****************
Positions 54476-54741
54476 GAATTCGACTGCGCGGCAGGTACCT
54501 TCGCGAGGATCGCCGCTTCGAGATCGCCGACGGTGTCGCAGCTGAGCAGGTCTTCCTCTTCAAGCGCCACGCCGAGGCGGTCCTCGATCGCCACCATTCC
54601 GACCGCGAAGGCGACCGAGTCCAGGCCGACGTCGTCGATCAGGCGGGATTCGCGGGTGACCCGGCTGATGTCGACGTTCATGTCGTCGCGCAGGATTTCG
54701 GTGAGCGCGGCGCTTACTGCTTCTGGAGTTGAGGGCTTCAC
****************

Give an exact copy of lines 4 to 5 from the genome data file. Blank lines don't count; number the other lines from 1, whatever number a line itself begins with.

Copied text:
54601 GACCGCGAAGGCGACCGAGTCCAGGCCGACGTCGTCGATCAGGCGGGATTCGCGGGTGACCCGGCTGATGTCGACGTTCATGTCGTCGCGCAGGATTTCG
54701 GTGAGCGCGGCGCTTACTGCTTCTGGAGTTGAGGGCTTCAC